Kim, Y.D. [Korea Energy Economics Institute, Euiwang (Korea)

    2001-06-01

    Regarding intergenerational equity as prerequisite for sustainability, we derive an optimal investment rule for intergenerational equity from an optimization model allowing for capital accumulation and pollution. This rule provides a condition for intergenerational equity such that an economy maintains constant net value of investment the difference between the physical capital investment value and the environmental resource depletion(pollution) value. This rule is more generalized condition for intergenerational equity than the 'keep capital intact' rule suggested by Hartwick(1977) and Solow(1999), in a sense that this rule includes their condition as a special. Also, we expect this rule to offer an empirical measure of sustainability. In addition, we discuss a variety of recent environmental issues in practice, especially associated with the implications from the rule. (author). 13 refs.

  10. Special Edition: Environment in Sustainable Development

    Directory of Open Access Journals (Sweden)

    Stephen Morse

    2014-11-01

    Full Text Available When we were invited by the editors of Sustainability to put together a special edition on “Environment in Sustainable Development” our first reaction was to question whether this was really needed. After all, the environment has long been regarded as a central plank in sustainability and there are countless articles and books published on an annual basis that explore the impact of our economic and social activities on our environment. Just what is it that a special edition can achieve? What new angles could we hope to provide? Our initial thinking was to link the special edition to a particular, almost unique, location in time rather than space. We are in the process of recovering, albeit stuttering, from the deepest economic crash experienced by the European and North American economies. The crash has brought some national economies to their knees and, if economic commentators are to be believed, almost destroyed the Euro. Recovery from that crash has been slow and it is arguable whether at the time of writing this has developed much momentum. There is still the skewed perception that prosperity equals economic growth and that economic growth can take place without real (sustainable development or by simply implementing austerity measures and surely without people’s participation. An analogy from National Parks worldwide is when conservation agencies try to enforce protection without local people’s support. All such attempts have either failed or resurrected only once people’s involvement was secured and guaranteed. The unidirectional austerity measures imposed mainly in the countries of southern Europe have destroyed social cohesion leaving deeply wounded societies, while at the same time have also put up for grabs important assets (including natural capital in each of these countries and therefore in jeopardy even their long term recovery.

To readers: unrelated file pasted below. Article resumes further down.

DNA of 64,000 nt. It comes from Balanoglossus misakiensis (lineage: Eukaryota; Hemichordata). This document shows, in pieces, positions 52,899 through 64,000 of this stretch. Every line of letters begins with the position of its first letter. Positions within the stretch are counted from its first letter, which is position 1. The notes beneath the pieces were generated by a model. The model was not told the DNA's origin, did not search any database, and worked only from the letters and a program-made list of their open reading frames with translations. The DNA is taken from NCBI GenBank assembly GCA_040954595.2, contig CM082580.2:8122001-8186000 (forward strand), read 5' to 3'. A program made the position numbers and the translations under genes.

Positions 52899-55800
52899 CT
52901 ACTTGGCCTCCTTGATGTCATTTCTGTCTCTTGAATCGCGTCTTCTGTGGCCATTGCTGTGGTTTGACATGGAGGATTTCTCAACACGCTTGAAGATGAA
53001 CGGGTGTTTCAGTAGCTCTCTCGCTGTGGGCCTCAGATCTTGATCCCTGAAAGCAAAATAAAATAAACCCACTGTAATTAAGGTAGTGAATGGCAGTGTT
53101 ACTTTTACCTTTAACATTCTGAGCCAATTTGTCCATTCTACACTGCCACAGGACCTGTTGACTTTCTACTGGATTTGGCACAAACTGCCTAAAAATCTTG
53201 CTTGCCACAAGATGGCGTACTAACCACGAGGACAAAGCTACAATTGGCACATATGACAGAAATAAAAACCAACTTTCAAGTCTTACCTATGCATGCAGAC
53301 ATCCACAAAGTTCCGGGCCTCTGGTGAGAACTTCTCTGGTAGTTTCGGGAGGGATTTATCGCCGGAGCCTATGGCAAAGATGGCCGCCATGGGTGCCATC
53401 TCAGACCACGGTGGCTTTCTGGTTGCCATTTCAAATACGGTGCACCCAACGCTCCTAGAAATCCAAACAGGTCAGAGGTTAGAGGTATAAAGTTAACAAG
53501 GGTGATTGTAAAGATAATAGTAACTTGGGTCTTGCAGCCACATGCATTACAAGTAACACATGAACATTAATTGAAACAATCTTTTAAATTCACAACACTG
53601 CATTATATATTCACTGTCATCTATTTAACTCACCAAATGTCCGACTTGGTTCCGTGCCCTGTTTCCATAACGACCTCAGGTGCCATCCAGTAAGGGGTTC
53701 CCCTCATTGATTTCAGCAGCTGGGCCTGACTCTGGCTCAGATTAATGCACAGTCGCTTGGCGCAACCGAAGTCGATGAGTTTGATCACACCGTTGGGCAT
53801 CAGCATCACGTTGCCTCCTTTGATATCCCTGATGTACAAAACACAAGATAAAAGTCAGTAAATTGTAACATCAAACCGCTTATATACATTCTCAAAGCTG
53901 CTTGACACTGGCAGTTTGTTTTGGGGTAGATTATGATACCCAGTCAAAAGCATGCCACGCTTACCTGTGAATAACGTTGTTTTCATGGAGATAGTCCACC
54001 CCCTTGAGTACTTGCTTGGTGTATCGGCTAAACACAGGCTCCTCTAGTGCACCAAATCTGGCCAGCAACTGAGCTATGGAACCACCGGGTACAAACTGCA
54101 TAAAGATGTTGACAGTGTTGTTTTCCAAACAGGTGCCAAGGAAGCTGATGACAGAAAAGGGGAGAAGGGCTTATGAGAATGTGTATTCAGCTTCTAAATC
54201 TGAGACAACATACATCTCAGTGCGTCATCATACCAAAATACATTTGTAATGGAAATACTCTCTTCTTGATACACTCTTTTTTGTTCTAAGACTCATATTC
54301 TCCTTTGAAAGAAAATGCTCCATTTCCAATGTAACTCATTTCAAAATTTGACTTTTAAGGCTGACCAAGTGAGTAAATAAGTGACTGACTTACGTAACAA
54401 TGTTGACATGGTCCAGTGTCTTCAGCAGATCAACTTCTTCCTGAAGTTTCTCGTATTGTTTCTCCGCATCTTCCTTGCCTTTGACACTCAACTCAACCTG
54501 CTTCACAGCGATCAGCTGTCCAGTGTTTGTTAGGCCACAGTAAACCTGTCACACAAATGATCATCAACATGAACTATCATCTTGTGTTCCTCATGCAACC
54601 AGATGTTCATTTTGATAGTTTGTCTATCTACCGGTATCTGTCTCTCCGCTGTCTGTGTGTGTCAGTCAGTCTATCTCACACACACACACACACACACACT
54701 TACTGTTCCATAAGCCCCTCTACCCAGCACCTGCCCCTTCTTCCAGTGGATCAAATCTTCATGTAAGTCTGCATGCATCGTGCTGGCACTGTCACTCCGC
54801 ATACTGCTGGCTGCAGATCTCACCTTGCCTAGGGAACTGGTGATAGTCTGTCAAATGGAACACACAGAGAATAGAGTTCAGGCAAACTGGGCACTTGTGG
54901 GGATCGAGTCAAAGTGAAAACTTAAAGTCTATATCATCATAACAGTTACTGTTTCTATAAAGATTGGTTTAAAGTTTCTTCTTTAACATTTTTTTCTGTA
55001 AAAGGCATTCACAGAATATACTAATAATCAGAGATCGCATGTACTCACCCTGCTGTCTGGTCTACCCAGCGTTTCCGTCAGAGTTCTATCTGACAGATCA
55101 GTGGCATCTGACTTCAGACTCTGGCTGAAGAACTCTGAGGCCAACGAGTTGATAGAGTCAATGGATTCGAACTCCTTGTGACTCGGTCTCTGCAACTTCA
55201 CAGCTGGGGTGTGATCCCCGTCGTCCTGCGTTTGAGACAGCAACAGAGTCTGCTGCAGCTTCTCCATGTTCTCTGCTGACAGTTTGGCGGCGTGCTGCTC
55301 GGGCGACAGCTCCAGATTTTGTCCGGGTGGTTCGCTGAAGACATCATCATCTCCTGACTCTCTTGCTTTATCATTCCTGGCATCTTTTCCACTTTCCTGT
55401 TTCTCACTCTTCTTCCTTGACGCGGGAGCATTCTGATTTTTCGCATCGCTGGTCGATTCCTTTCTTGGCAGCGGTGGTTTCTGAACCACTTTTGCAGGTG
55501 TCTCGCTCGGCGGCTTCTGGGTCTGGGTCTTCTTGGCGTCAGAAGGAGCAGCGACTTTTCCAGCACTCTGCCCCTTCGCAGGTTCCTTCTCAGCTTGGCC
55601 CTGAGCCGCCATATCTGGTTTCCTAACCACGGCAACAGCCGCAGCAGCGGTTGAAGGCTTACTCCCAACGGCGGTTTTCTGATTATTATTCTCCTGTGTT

11. On sustainable development of population and national economy.

    Science.gov (United States)

    Tian, X

    1995-01-01

    This article offers a strategy for achieving sustainable development of population and the national economy in China. It is argued that economic growth and population growth must be in balance and coordinated. In 1993 it was estimated that a national economic growth rate of 4.03-4.60% was needed in order to balance the natural population growth rate of 1.15% at the existing standard of living. When the national economy grows faster than population in the life expectancy time period, overpopulation can be checked. Population must be balanced with sufficient means for subsistence. The key measure of sustainable development is the ratio between the size of the working-age population and the means of production. The number of people in the labor force is positively related to fixed assets and negatively related to the labor force's technical equipment. China's problems include weak industrial fixed assets, a surplus labor force, and slow growth in industrial and agricultural productivity. Potential solutions are to shift employment from a cultivation-oriented rural economy to a diversified rural economy, to increase the pace of change to an industrial and commercial economy, and to increase the pace of change to nonmaterial production and to raising employment efficiency. Solutions are dependent upon improvement in the quality of population, which means increased levels of education. China still has 181,610,00 people who are illiterate or semi-illiterate among the working-age population. Sustainable development also relies on active promotion of social support for the elderly by a pension system, family support, and reemployment of the elderly. Surplus labor should be absorbed by the service industry. Population structure and economic development are more advanced in coastal areas that have 41% of total population. Inland areas should develop labor-intensive, technology-intensive, and investment-intensive industries. Northwest areas need an educated population